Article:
Our planet has so many wonders to explore it is hard to think of the best destination. So to help you out a bit, here are five places you can cross off your list as they are either too dangerous, are protected, or are too special to visit. Even the savviest adventurer would have trouble getting to these forbidden destinations that the normal adventurer is barred from entering.
Snake Island, Brazil
Also known as Ilha da Queimada Grande, Snake Island in Brazil is 43-hectares, and is located on the Brazilian coastline. It is around 20 miles from the Sao Paulo shore, and could be your worst nightmare if you have ophidiophobia — a fear of snakes. The island is home to more than 4,000 of one of the globe’s most deadly species of snake, the Golden Lancehead Viper, whose venom can eat through flesh.
The snake’s venom is known to be three to five times stronger than any mainland snake, and according to the locals there is a Golden Lancehead Viper for every five square meters of land. The Brazilian government has prohibited visitors from setting foot on the island with one exception — every five years scientists visit the island to study the snakes under the government’s instruction.
Watch this story about Snake Island by Nat Geo Wild:
Lascaux Caves, France
Located in Northwestern France, the Lascaux Caves are one of history’s most famous examples of Paleolithic cave paintings to have ever been discovered. They are a series of caves with ancient artwork that is believed to be over 17,000 years old. The artwork is mostly images of large animals proven by fossil excavations to have been thriving inside the caves at the time.
In 2008 the caves suffered a fungal outbreak, and now they are completely closed to the public. The only exception is for a handful of scientists who are permitted to go in for only a few days of a month in order to study the paintings. The Lascaux Caves have also been placed on the UNESCO World Heritage Site list.
Rick Steves Europe shows and tells us more about the caves:
Throughout history this island has been home to a fort, was a shipping check point, quarantine station for the Bubonic Plague, then, at the turn of the last century, it housed an asylum. The small island is located between Venice and Lido within the Venetian Lagoon, northern Italy.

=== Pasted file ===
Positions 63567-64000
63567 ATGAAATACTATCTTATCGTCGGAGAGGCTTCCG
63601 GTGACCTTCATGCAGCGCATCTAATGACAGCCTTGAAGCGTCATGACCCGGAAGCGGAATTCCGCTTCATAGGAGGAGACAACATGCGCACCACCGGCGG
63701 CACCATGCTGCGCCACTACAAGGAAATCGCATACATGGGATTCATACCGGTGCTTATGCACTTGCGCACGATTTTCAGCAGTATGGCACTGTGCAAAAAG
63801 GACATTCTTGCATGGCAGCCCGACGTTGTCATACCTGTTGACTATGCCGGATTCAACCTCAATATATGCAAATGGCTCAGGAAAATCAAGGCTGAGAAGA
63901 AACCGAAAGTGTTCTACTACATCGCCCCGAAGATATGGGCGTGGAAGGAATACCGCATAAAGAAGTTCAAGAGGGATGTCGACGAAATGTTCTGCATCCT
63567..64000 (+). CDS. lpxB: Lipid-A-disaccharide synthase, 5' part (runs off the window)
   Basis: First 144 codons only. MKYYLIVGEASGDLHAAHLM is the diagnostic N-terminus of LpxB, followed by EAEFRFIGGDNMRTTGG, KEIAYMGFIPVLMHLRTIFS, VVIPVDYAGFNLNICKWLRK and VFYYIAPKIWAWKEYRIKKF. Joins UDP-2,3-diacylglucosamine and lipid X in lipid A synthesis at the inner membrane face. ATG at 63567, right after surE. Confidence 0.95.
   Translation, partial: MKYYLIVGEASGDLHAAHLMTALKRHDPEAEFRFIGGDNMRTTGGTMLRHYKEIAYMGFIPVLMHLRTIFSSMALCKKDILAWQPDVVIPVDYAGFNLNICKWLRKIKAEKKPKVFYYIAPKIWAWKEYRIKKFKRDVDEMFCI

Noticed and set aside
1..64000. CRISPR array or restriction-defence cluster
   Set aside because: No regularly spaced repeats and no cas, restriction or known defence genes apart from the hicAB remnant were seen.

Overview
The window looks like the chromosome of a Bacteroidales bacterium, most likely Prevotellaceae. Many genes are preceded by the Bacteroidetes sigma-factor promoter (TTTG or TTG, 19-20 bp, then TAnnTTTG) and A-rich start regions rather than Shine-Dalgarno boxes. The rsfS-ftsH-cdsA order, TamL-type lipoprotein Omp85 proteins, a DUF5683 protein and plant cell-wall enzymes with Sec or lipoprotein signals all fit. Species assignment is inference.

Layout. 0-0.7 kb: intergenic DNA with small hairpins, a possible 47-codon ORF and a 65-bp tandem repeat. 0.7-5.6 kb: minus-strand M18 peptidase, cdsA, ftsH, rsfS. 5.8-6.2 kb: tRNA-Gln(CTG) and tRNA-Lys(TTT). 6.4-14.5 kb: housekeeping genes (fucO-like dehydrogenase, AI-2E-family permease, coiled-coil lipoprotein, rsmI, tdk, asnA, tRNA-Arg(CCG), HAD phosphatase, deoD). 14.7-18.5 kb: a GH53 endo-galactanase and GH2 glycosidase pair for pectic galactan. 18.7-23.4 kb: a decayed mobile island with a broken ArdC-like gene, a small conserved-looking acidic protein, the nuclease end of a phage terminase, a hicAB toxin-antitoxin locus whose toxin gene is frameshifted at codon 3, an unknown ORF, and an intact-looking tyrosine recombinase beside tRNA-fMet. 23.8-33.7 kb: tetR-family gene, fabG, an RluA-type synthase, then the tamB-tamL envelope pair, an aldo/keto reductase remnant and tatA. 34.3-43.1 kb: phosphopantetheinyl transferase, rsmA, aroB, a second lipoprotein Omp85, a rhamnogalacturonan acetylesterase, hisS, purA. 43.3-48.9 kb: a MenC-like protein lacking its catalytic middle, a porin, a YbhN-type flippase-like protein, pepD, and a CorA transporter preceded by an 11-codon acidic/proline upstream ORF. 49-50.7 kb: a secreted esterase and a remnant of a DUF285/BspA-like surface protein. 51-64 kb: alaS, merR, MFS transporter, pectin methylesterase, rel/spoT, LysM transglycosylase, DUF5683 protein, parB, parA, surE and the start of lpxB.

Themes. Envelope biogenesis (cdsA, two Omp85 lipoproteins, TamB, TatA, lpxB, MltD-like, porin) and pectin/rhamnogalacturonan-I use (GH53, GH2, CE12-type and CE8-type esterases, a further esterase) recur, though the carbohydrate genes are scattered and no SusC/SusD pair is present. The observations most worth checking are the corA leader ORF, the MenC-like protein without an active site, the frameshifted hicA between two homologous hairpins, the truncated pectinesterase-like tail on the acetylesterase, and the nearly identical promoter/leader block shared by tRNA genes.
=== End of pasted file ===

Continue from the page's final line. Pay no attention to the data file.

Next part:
The psychiatric hospital was closed down in 1968, and the island has been abandoned ever since then. If you believe the legends, Poveglia is thought to be one of the most haunted places on earth. Rumor has it that the ghosts of war and plague victims as well as murderous doctors haunt the decaying grounds.
In an attempt to revitalize the island, the Italian government offered it up for long-term lease (99 years) in 2014, hoping that someone would redevelop the land. But, because of its history nobody showed any interest.
See images of Poveglia in this YouTube by Elle Patille:
North Sentinel Island, Andaman
This is one island that governments don’t control. Living on it are the Sentinelese people who are completely unaware of globalization. Before you start to think how good it would be to see how people live in a civilization unaware of globalization, there’s just one thing to be wary of — the Sentinelese tribe kills anyone who enters their land.
The island is one of the Andaman Islands in the Bay of Bengal, and is completely encircled by coral reef. The Sentinelese people are among the last people on earth to remain essentially untouched by modern civilization. Their population is estimated to be between 50 and 400 individuals.
After the Indian Ocean earthquake and the resulting tsunami in 2004, research helicopters were sent to assess the damage in the area. The Sentinelese attacked the helicopter with arrows and stones as it flew over the coastline. There has been two fisherman confirmed dead after their boat strayed too close to the shore, and were killed by the tribe.
Watch this report on the tribe by Patryn World Latest New:
Svalbard Global Seed Vault, Norway
Deep within a mountain on a remote Norwegian island of Spitsbergen, sitting halfway between mainland Norway and the North Pole lays the Global Seed Vault. It sits roughly 800 miles from the North Pole, and is built 400 feet into the mountainside.
It officially opened in February 2008, and was designed to provide a safety net against accidental loss diversity in the case of a major global or regional event. The seed vault represents the world’s largest collection of crop diversity, with close to 840,000 samples of 4,000 different species of seeds.
The 11,000-square-foot facility is protected by advanced security systems with access strictly limited to only a handful of employees.
Watch General Electric report on the Seed Vault: